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A Brief History of Tarot

Updated: Jun 27

The early history of the 78 Tarot cards is shrouded in mystery and speculation. Some believe that they derived from the sacred books of ancient Egypt.

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Others that they originated in India or China, and were brought to Europe by gypsies.

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Other historians believe that they were invented by a group of medieval cabalists. Influences as varied as the Greek mystery religions, Gnosticism, Neoplatonism, Hermetism, Catharism, ancient Arabian and Indian philosophies, and the Jewish cabala have been detected in their symbols.


The Tarot has been claimed to enshrine the secrets of the universe and to hold the key to the true nature of human beings.


The oldest description we have of a set of Tarot cards dates from 1392 when three decks were bought for King Charles VI of France.



The cards, commissioned from an artist – thought to have been Jacques Gringonneur, who was also an astrologer and cabalist – were undoubtedly magnificent, as befitted their royal beneficiary.


Seventeen cards, painted on vellum, with gold edgings and depicted in silver, Lopez lazuli, and a dark red pigment known as “mummy’s dust,” was long thought to belong to this set. They are now, however, judged to be Italian and of later manufacture.


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Tarot cards almost certainly preceded playing cards designed for entertainment, to which they are related. Examples exist of 15th-century decks of cards used for games and also for education – a set depicting the order of the universe, for example.


But records show that playing cards were widespread in Europe earlier than this. Gambling with cards was banned in what is now Germany in 1378.


But in 1379 card-playing was one of the events at a festival in Brussels, and, in the same year, the ledgers of the Duke of Brabant (also in modern-day Belgium) recorded money paid for a set of cards.

In 1397 people in Paris were still prohibited from playing cards on working days.

The Tarot has been linked to medieval Italian pageants, known as Triumphs, and the earliest cards may have been gifts from the artists who worked on the pageants to their patrons. Such Triumphs may be the origin of our word “Trumps” for the major cards.



The High Priestess and the Cobbler from a 15th-century Italian deck made for the Milanese Visconti family. Their beautiful images are painted on vellum and edged with gold.


The imagery of the Tarot and other cards has been linked with the pageants held in Italian cities in medieval times. Called Triumphs, these were usually commissioned by one of the noble families and were dramatic stories with a moral theme, possibly related to the ancient 17mystery plays.


Arranged in honor of a dynastic marriage or a visiting Church dignitary, or to celebrate a saint's day, the pageants developed into costly and complicated tableaux that eventually required the invention by engineers of mechanisms to animate them, and the designs of famous artists, such as Leonardo da Vinci, to stage them.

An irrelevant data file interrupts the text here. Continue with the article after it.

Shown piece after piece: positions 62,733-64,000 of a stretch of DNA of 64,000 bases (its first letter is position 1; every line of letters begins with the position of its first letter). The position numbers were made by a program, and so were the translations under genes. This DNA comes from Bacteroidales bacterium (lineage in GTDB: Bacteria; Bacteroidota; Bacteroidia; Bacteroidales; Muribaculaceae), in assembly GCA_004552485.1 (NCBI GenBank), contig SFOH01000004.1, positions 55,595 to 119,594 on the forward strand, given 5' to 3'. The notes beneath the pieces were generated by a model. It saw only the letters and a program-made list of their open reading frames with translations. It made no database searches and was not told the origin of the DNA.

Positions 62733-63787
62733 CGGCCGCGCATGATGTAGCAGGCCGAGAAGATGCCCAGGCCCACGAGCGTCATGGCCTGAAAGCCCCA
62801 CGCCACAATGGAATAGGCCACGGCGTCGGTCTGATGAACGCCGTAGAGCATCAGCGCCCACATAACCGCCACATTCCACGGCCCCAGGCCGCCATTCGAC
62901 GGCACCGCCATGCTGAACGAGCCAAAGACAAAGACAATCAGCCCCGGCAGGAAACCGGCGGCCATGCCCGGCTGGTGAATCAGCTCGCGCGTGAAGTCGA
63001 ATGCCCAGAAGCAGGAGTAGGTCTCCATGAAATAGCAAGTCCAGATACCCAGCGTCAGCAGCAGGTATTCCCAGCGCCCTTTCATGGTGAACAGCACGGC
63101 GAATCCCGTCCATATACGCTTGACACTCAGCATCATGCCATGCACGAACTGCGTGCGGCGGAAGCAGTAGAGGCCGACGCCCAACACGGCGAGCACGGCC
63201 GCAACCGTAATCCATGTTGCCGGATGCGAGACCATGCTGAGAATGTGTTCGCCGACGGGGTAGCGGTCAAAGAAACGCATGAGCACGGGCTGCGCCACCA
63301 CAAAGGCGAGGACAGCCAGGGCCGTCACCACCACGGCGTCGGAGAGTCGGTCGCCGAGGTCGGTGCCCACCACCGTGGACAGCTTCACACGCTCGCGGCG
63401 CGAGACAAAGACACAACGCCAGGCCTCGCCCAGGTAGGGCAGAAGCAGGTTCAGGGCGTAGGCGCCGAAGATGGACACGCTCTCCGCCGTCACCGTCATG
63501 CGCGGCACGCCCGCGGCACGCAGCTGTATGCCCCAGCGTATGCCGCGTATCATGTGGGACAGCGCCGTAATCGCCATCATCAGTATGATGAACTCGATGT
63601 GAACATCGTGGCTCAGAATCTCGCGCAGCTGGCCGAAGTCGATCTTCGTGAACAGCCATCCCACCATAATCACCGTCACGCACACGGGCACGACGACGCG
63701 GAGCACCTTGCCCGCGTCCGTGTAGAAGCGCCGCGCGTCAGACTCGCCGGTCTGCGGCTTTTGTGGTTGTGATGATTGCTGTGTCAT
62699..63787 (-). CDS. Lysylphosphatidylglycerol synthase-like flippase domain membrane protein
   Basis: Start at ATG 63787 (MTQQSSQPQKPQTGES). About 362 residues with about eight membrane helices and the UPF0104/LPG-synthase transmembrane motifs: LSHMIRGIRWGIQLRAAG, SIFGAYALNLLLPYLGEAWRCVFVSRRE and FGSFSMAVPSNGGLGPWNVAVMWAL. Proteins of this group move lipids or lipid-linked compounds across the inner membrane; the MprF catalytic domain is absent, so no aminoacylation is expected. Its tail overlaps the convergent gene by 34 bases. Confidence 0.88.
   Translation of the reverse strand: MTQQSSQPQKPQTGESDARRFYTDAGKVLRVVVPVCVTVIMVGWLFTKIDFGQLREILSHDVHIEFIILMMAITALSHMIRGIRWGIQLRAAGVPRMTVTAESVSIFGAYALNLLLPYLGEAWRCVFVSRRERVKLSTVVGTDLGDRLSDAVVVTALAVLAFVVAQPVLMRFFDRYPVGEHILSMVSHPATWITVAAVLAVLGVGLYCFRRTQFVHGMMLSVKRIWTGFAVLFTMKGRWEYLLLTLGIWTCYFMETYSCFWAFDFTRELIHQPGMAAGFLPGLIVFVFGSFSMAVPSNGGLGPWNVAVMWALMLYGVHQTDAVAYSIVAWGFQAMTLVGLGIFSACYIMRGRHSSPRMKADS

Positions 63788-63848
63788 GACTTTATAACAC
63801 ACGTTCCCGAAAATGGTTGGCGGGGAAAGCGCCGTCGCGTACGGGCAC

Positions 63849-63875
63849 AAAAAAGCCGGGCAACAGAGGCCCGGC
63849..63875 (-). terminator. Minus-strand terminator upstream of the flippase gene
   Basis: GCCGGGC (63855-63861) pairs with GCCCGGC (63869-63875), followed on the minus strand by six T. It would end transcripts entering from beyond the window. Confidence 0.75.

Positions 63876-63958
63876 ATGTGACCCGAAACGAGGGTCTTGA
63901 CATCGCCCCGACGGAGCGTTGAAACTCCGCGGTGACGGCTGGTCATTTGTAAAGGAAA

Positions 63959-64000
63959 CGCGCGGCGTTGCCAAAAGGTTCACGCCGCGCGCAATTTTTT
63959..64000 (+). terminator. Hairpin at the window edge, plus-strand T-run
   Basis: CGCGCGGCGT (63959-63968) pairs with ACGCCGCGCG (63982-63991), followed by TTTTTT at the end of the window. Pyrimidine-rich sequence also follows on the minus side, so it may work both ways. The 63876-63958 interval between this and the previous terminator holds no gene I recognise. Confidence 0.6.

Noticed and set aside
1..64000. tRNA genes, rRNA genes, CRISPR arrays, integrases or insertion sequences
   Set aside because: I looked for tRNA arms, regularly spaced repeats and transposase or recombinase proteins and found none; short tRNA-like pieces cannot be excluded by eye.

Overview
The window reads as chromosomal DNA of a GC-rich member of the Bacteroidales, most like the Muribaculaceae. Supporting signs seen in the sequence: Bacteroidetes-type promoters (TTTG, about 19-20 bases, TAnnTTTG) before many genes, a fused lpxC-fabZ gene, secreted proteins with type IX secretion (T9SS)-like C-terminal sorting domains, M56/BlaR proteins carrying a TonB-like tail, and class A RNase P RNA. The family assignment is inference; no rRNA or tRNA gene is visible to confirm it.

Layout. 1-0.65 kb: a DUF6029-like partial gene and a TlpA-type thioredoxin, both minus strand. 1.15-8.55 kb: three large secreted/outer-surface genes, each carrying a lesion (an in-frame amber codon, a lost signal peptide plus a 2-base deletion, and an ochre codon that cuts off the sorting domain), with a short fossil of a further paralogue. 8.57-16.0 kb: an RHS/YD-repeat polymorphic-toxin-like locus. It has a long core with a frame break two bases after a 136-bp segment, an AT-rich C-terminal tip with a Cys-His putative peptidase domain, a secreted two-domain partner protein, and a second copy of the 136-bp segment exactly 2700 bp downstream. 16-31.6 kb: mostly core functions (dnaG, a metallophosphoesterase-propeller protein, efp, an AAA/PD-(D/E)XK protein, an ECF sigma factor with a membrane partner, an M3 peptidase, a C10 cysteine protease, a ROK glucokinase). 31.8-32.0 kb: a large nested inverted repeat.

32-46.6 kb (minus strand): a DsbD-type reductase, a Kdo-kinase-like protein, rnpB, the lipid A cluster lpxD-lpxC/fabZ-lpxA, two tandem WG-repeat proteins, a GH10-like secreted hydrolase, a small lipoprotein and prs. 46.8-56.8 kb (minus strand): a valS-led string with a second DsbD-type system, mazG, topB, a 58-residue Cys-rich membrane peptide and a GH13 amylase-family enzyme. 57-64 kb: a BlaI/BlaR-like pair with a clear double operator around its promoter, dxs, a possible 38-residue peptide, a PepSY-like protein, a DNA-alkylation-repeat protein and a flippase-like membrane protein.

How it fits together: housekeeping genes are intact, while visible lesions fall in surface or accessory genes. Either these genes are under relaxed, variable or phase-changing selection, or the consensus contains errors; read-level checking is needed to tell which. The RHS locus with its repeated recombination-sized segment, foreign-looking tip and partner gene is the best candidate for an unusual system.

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A card game named Triumphs existed from the 14th century and may have developed from cards commemorating one such pageant, commissioned by the patron or presented to him as a souvenir by the grateful artist.


Credit: Tarot Decoder by Kathleen McCormack


About the book:

The essential handbook for everyone who is fascinated by the Tarot. The origins of the Tarot are shrouded in mystery. Some believe that the cards originated in India, while others trace their beginnings back to the sacred books of the ancient Egyptians.


Everything from Greek religions to Arabian philosophies to Jewish Kabbalah has been detected in Tarot symbols, which some believe to contain the secrets of the universe and hold the key to human nature. The origins of the Tarot are shrouded in mystery. Some believe that the cards originated in India, while others trace their beginnings back to the sacred books of the ancient Egyptians.


Everything from Greek religions to Arabian philosophies to Jewish Kabbalah has been detected in Tarot symbols, which some believe to contain the secrets of the universe and hold the key to human nature.

kate putnam, tarot reader, dover, nh

Tarot Decoder traces the meaning and imagery of the cards down through the centuries, starting with the best-known early decks and culminating with the present-day fascination with mysticism and the unexplained.


Featured inside are illustrations of beautiful ancient Tarot decks as well as fine contemporary examples from all over the world. Several methods of laying the cards are explained, ranging from a simple three-card reading to the more complicated forty-two-card method. Readers will develop their Tarot skills in a number of ways by learning how to: Decode the symbols of each card and learn how to get deeper, more personalized readings Find out how the Tarot can fulfill your psychic potential, and learn to forecast your luck, your love life, your career prospects, and your finances.

Understand the roles of the readers and questioner, and discover how to interpret each of the twenty-two cards of the major arcana and the fifty-six cards of the minor arcana Tarot Decoder is an enlightening and highly enjoyable guide to this mystical practice that will reveal the secrets behind the symbols and help you make accurate and meaningful interpretations.




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